VAT Debt Advice

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Value Added Tax (VAT) is a tax on consumer expenditure in the United Kingdom. The tax is collected by business owners from their customers when they buy your goods or services. As a business owner, you are responsible for paying the collected amount to the HM Revenue and Customs (HMRC) before the stipulated deadline. If you do not meet the VAT deadline, you will be subject to paying interests on top of the VAT bill. Additionally, if you miss more deadlines the penalties will increase further.

If you can’t pay VAT on time, it means that something is wrong with your business. Even though HMRC is considered a creditor in an insolvency situation, failure to pay VAT on time is risky as it can result in the downfall of your business. If you are a sole trader, VAT arrears are considered personal debts. This means you can leave your family home vulnerable if you are considered insolvent. 

For Limited liability companies, tax arrears are a good indication that the company is insolvent. If a company continues to trade, its directors may be held personally liable for company debts.  Whether you are a director of limited company or a sole trader, it is important that you contact the HMRC early as soon as you realise you have a cash flow problem. Here is all you should know if you can’t pay VAT on time.

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What are some of the common reasons why VAT arrears occur?

Failure to Register for VAT

Some business owners fail to register for Value Added Tax as they think that their turnover threshold will not exceed £83,000 in the first twelve months of trading. Note that the HMRC may carry out an assessment and this may lead to a huge HMRC VAT bill that can cause a cash flow problem to your business.

VAT Bond

If the HMRC believes beyond a reasonable doubt that you will not pay your Value Added Tax on time, you will be asked for a VAT deposit or bond. The bond acts as a form of collateral in the event that you do not pay your VAT. It is a criminal offence to continue trading if you cannot pay this security bond. Consider contacting an experienced commercial debt management company as there will be a VAT liability owing to the HM Revenue and Customs.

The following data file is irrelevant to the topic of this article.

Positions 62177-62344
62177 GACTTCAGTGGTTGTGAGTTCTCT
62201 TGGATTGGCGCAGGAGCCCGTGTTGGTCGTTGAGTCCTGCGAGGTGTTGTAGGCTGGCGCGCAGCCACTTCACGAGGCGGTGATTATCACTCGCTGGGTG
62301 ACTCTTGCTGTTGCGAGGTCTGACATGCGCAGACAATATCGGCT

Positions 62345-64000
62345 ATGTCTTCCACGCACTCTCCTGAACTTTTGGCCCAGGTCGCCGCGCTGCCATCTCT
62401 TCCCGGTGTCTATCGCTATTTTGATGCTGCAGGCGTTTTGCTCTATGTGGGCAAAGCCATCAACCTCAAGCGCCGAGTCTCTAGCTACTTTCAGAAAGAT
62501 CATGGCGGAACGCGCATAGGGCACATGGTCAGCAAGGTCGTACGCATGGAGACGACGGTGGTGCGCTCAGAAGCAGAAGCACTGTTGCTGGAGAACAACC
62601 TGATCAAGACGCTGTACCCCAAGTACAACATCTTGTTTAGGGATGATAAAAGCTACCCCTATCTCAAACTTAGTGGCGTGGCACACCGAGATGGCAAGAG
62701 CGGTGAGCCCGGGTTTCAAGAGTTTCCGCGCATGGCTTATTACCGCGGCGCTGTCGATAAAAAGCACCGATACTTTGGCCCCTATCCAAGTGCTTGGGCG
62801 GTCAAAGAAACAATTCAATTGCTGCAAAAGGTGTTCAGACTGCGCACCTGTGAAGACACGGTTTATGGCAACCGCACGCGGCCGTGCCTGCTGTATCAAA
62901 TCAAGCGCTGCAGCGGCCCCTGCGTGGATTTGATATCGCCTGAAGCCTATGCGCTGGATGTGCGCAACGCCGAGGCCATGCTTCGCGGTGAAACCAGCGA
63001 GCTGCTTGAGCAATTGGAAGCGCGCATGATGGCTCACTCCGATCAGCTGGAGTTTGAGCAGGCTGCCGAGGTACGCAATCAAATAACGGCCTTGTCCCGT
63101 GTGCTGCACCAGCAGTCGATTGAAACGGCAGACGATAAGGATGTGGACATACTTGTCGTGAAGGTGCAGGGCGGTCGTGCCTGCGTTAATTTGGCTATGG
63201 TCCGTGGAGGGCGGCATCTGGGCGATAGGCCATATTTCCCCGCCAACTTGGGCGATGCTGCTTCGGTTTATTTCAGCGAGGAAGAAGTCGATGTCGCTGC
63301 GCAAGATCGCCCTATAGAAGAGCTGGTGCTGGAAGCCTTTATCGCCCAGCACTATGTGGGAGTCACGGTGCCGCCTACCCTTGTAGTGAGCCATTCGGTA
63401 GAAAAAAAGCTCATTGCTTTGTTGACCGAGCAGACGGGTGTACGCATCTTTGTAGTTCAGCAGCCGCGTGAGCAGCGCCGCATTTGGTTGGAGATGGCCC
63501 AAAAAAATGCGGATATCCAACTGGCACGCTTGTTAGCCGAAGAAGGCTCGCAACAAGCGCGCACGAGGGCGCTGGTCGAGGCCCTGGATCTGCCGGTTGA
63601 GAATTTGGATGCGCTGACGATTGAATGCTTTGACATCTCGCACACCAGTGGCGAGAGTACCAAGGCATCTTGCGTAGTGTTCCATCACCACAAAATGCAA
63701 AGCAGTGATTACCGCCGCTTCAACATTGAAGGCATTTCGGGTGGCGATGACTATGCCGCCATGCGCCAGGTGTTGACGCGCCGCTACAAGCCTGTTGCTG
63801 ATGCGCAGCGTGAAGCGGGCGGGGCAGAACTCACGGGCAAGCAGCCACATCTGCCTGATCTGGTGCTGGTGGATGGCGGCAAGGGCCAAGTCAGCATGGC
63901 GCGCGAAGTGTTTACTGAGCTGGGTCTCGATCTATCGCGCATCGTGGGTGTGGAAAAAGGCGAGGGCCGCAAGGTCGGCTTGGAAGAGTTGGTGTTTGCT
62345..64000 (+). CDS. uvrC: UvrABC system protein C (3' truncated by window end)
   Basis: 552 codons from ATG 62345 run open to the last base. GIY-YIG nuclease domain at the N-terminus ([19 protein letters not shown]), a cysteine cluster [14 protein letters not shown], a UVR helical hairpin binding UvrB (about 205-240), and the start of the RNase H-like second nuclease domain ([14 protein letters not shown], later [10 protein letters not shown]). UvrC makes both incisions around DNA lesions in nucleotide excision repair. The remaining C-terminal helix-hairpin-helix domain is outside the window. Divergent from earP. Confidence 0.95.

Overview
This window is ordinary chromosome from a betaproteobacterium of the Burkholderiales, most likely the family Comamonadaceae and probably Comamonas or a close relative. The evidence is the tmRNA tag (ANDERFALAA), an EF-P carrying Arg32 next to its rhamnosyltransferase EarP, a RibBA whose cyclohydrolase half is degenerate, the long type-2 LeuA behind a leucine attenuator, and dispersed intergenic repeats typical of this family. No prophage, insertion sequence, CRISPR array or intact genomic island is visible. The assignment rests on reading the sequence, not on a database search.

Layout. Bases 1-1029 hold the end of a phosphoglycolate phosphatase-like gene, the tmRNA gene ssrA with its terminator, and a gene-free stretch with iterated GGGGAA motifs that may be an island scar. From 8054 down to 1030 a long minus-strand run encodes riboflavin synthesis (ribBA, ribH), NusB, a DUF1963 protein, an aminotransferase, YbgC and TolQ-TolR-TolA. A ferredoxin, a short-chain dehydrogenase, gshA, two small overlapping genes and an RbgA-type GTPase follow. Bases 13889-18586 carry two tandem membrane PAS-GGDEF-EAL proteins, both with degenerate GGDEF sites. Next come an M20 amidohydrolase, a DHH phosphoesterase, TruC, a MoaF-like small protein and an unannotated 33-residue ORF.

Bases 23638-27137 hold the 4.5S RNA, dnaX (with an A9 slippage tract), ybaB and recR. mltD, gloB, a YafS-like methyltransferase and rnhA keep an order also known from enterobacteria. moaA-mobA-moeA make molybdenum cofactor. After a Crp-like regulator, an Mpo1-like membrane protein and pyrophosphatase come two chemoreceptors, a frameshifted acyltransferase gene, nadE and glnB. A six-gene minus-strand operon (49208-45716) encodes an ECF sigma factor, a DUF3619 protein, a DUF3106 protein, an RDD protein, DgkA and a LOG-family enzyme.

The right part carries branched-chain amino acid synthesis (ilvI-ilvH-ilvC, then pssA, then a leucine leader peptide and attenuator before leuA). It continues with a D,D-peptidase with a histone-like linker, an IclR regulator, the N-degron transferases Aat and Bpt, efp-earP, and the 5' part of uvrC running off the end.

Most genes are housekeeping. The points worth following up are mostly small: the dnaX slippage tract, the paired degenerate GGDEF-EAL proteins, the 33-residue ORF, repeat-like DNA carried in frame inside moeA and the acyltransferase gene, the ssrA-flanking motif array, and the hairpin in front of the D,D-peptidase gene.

Tax Investigations

HMRC is entitled to carry out routine VAT inspections of all books and records for businesses that are VAT registered. This is done to ensure you are reclaiming or paying the correct VAT amount. The frequency of these visits depends on the complexity of your business and whether you have submitted wrong or late VAT returns before.

After the investigation, HMRC will notify you through the writing of any corrections or rectifications that need to be made. This can greatly impact your cash flow as you may not have foreseen the unanticipated VAT liability.

As a business owner, you should ensure there enough cash reserves in place to pay your VAT on a quarterly basis. Note that if your company is placed into liquidation, the liquidator will first determine if there are any VAT arrears. The Insolvency Service may consider disqualifying directors who have not paid VAT for a period of more than three quarters.

When does VAT Late Filing Surcharges and Penalties Occur?

If You Default

HM Customs and Revenue will consider a default if you do not file your VAT returns on time or if you have not sent the full VAT amount due on your return to the HMRC’s bank account by the deadline. If are considered default, you will enter a 12-month surcharge period.

The situation becomes even worse of do not pay your VAT again in the same period. In such a case, the surcharge period is extended for an additional 12 months and you may have to pay an extra amount (surcharge) on top of the VAT you owe the HMRC. Note that the surcharge, which is usually a percentage of the outstanding VAT, increases every time you default again in the same period.